k6 := diff(X[6](t), t) = (lambda*X[3](t)+2*Pr*Sr*(eta+b)*X[4](t)+Pr*Sr*Ec*X[3](t)^2+Pr*Sr*Ec*M*(X[1](t)-1)^2-2*Sc*(eta+b)*X[6](t))/(1-Du*Sr);

SYS := [k1,k2,k3,k4,k5,k6]:

INI := [ X[1](0) = 0, X[2](0) = S[1], X[3](0) = 1, X[4](0) = S[2], X[5](0) = 1, X[6](0) = S[3] ];

params := [M = 5, b = 0, Du = 1.5, Sr = 0.15, Sc = 1, Ec = 1/2, Lambda = 0.5, Pr = 0.71, eta = 1, lambda = 1, S[1] = 1, S[3] = 1 ]; # made up some values to move forward

dsolve( eval([op(SYS),op(INI)],params), 'numeric', 'output' = listprocedure);

Note that when you write proc(a,b,c) you are being explicit about the number of arguments, (a,b,c that's 3 separate arguments), and then inside the proc you are trying to handle the case where some arguments are "missing". It's probably a better approach altogether to be very general about the number of arguments that the proc can take. Joe's second example shows that you do not here need to be explicit, it gives you more flexibility.

Another approach is to specify the argument as a list, where the list could have any number of elements. My guess is that Joe's examples are superior, but by specifying a type in a procedure you get an error message if the input is of the wrong type, so that may be useful, e.g. you apply the procedure to a previous computation which returns an error rather than a list, then the error message thrown by the proc will alert you to where in your code the problem manifests itself.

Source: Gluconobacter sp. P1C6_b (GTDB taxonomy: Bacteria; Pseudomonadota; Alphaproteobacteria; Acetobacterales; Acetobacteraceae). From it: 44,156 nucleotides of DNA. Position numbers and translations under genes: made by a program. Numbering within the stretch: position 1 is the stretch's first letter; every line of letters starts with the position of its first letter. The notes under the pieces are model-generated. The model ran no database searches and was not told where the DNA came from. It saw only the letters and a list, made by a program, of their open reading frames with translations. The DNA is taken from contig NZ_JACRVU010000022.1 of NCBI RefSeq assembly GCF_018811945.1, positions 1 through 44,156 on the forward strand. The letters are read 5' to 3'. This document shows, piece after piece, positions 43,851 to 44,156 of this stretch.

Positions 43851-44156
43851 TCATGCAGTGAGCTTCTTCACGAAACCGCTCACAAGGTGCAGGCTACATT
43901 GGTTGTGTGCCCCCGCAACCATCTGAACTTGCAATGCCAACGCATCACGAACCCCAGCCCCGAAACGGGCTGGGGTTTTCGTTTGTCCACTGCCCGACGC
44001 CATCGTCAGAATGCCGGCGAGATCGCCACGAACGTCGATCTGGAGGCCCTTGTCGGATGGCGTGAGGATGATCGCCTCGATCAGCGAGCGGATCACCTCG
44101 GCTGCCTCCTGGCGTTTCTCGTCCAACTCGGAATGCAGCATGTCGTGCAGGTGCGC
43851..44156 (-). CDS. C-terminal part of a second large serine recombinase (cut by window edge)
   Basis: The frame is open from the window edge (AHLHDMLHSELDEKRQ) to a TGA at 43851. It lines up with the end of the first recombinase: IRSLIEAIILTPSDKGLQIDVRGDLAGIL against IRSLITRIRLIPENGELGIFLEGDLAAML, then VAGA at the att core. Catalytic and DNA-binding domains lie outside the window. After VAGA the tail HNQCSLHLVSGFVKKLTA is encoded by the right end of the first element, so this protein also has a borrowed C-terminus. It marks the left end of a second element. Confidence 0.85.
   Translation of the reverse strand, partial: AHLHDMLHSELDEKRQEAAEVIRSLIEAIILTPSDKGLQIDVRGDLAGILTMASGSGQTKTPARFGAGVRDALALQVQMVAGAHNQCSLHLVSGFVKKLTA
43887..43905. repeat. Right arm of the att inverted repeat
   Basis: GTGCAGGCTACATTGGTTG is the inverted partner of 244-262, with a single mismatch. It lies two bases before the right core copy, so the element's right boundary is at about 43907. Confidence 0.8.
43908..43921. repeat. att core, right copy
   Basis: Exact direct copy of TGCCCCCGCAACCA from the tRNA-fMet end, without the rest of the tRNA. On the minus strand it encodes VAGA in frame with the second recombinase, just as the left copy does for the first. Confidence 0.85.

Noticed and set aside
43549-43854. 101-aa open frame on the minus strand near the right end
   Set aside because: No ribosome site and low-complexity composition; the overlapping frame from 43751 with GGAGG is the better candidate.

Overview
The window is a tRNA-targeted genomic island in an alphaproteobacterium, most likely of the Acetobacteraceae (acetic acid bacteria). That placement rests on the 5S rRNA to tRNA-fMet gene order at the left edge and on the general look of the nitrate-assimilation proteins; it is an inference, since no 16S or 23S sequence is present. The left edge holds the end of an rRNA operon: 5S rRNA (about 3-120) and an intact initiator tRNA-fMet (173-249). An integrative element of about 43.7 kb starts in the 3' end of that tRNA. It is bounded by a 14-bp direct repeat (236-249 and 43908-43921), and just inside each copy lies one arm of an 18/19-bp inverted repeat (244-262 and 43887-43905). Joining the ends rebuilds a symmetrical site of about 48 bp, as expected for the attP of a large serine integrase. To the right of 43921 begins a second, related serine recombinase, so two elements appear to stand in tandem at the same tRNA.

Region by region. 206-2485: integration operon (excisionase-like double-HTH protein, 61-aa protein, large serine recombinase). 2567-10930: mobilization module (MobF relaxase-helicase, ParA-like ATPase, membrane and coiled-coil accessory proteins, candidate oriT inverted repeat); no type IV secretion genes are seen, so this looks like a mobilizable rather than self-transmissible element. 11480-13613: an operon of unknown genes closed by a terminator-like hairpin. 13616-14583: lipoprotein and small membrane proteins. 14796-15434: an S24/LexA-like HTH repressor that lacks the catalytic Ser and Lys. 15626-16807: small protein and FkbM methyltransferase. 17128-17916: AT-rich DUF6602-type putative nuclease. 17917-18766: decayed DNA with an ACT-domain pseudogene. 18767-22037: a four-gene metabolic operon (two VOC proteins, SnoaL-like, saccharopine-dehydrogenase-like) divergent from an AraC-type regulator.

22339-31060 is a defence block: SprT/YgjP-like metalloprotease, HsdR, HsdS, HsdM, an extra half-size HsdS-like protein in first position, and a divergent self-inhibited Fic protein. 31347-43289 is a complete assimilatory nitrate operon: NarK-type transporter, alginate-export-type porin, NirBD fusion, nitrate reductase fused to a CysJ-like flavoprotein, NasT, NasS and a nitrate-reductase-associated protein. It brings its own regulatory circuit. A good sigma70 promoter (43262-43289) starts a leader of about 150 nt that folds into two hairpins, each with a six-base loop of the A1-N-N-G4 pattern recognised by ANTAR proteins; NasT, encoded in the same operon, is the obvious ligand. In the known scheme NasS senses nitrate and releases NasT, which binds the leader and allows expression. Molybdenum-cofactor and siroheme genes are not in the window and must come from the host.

f3 := proc(l::list) map(`+`,op(l)); end proc:
f3(1,1);
Error, invalid input: f3 expects its 1st argument, l, to be of type list, but received 1
f3([1,1]);

P.S. just for fun, not using "add". If it's not a good idea, Joe will tell us  ;-)

 

@damazz I have no idea what sort of direction Maple is headed, but my impression is that the recent developments show a desire to make Maple a pointy-clicky sort of program with pretty palettes.

Probably not what you were hoping back then when you were involved in beta testing.

Note that this is in blatant contradiction with Maple's inability to make HD plot export a simple and bug-free experience.

There are several hints about the direction Maple is headed, only hints but still telling, e.g. the development of an app for the ipad -- how many math geeks use the ipad for math? and if anyone does use a pad, is it not more likely to be android or linux based?

My impression from reading exchanges at mapleprimes is that many, if not most, of the regular users prefer the speed and simplicity of the Classic interface, do not use 2D math, do not own a mouse, would like the ability to run programs command-line style in large batches with a compiler, possibly with another interface altogether.

A typical mapleprimes exchange is a student with 0 mapleprimes votes asking why this is not producing the expected result: 2x*y and a mapleprimes expert will explain the difference between explicit and implicit multiplication and go on to recommend using 1D input rather than 2D. The student is never heard from again.

I do not have data to go by so my impression could be all wrong. I'd love to be contradicted actually.